Lessons from a River

As you probably deduced from our vacation picture post, we went tubing while on our trip in Ellijay, Georgia.  It was the first time any of us had gone tubing, and it was quite the adventure.  The company we went with said they allowed children aged five and up.   However, my parents wisely decided to increase the age limit for our family, and at the end of the trip we were very glad that Carolyn (age 11) was the youngest one with us.

It was a two-hour float down the river, so I had plenty of time to think – something I often enjoy doing.  ;)  As I was thinking (and floating), I realized there were several parallels between tubing and life.  And God used this analogy to help me understand a lot of things He’s teaching me right now.

Those of you who have gone tubing before know that there are a few different “statuses” you will have as you go through the different parts of the river.  Some parts (for example, the beginning) are slow and effortless.   You’re moving, but not very fast.  It was during these times that I sat back and meditated on the beauty of God’s creation around me.

Then, as you slowly make your way down the river, you will eventually approach some rapids.  You know you’re getting close to one when you start to pick up speed and you can hear the rushing water up ahead.  You mentally and physically prepare yourself for some action.  The thing is, you don’t know how big and fast these rapids are going to be.  You won’t know, that is, until you’re on the other side of them.

As you get closer and closer to the rapids, your heart rate increases.  This is exciting!  Rocks are sticking out of the water all around you and you never know when you might hit one just the right way so that it flips you over.  Sometimes, you hit one just the wrong way so that you’re completely stuck, hopelessly watching other tubers rush by you.  Other times, you don’t hit the rocks at all, but glide over and between them, sighing as you realize you are safely through a stressful moment.

One thing you always have to be mindful of during the float is your position in the narrow width that is called the river.  You have two banks to avoid – one on your right and one on your left.  If you are wise, you will be alert to any slight drifting you make toward either bank and paddle with your arms to correct yourself.  If you are distracted, you will eventually float to one bank or the other and get caught in the rocks, mud, and low-hanging tree branches.  It’s not easy to get un-caught.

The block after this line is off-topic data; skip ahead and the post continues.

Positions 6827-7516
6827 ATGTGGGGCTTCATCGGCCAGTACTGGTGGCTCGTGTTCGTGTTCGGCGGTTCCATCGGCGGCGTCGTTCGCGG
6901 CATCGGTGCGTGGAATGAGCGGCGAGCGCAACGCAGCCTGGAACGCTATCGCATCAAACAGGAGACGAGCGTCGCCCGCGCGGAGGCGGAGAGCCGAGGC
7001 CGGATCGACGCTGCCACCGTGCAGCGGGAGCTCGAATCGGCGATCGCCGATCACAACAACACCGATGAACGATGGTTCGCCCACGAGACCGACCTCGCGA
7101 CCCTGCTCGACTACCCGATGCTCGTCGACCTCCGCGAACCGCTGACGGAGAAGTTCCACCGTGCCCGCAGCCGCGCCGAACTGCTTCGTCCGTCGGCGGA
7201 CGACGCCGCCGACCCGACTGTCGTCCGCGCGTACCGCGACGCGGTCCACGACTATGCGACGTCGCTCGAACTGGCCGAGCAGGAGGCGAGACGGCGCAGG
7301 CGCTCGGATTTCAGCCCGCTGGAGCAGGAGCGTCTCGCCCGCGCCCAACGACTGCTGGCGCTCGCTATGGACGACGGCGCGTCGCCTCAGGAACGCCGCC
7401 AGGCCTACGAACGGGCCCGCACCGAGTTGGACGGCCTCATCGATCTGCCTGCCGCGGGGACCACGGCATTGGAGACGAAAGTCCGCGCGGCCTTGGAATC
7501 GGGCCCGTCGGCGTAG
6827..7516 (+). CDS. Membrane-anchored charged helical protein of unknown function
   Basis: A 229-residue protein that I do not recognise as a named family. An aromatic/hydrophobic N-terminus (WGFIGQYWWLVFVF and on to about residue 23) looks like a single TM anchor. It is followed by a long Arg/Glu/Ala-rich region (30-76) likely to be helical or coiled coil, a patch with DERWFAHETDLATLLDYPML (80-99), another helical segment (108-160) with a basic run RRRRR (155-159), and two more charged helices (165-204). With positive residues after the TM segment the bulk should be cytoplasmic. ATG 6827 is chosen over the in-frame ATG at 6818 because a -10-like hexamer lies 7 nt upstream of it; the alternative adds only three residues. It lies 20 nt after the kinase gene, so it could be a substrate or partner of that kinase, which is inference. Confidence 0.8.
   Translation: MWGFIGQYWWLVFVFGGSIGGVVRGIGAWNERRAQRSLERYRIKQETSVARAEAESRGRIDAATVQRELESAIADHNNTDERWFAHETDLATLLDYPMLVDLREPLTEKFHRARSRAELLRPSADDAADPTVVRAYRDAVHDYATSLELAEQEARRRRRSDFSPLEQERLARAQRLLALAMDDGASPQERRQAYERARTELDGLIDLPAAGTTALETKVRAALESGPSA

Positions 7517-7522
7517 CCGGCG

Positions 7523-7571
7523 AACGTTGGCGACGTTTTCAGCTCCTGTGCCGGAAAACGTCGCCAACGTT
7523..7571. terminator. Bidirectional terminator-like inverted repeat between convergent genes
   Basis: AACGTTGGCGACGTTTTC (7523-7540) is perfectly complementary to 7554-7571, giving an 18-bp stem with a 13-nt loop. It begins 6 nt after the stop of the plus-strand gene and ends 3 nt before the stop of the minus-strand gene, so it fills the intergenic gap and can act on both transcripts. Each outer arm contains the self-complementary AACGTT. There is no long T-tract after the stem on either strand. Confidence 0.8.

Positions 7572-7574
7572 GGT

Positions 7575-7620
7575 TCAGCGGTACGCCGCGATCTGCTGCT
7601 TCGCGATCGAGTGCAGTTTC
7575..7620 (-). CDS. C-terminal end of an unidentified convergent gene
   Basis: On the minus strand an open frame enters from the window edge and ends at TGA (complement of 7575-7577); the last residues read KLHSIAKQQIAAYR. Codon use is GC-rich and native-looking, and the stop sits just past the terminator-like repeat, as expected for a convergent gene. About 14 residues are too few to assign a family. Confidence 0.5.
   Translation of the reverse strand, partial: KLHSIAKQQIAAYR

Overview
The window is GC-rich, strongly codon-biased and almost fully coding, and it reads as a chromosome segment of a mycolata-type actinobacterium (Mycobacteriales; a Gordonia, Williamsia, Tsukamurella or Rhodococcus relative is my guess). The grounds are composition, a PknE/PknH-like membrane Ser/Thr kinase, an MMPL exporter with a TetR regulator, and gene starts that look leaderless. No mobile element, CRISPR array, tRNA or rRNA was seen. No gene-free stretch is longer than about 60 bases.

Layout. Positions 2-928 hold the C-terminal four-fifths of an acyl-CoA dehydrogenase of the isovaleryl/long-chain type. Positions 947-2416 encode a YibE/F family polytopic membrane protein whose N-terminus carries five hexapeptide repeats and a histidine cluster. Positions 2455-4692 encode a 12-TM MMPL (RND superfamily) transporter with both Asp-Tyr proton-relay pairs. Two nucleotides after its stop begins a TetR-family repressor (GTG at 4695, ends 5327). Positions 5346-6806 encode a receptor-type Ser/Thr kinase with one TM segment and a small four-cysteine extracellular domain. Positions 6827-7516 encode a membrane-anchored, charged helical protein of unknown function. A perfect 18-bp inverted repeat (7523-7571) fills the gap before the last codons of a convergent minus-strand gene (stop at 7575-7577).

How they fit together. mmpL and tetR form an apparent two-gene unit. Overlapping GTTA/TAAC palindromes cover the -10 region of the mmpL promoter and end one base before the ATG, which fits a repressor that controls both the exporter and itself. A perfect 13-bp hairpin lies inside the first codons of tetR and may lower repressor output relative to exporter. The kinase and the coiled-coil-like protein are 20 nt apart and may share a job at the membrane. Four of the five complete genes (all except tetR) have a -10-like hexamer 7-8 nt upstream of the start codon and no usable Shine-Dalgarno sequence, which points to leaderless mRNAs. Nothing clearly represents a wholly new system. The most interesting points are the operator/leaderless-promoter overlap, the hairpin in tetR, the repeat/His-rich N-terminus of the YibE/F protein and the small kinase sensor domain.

Once, I got distracted and looked up to find myself headed straight for a huge rock with a big, old, stinky, dead fish on it.  It was too late to paddle back to the middle; I had to go over the fish.  In the process, I got tangled in some tree branches and spider webs.  Talk about haunting.  The bottom line is: you want to do whatever it takes to stay in the middle of the river because that is where the water flows the quickest.

 Tubing and life have a lot in common.  They’re both controlled not by people, but by Water.  It’s hard to stay on the straight path, but oh so worth it.  Some parts of life are slow, but then there are the rapids.  Sometimes you get stuck on the rocks of life, sometimes you flip over, and sometimes you get through smoothly, by the grace of God.  But above all, never wish away the slow times for more “exciting” times.  Use the slower times to bring glory to God, to rejoice in His works, and to listen to His voice.  The rapids will come soon enough.

“Jesus answered and said unto her, If thou knewest the gift of God, and who it is that saith to thee, Give me to drink; thou wouldest have asked of him, and he would have given thee living water.” ~ John 4:10


Filed under K's Posts

2 responses to “Lessons from a River

  1. That sounds fun!! I want to do it sometime:)! Yes, God can teach us lessons from simple things.

Leave a Reply

Fill in your details below or click an icon to log in:

WordPress.com Logo

You are commenting using your WordPress.com account. Log Out / Change )

Twitter picture

You are commenting using your Twitter account. Log Out / Change )

Facebook photo

You are commenting using your Facebook account. Log Out / Change )

Google+ photo

You are commenting using your Google+ account. Log Out / Change )

Connecting to %s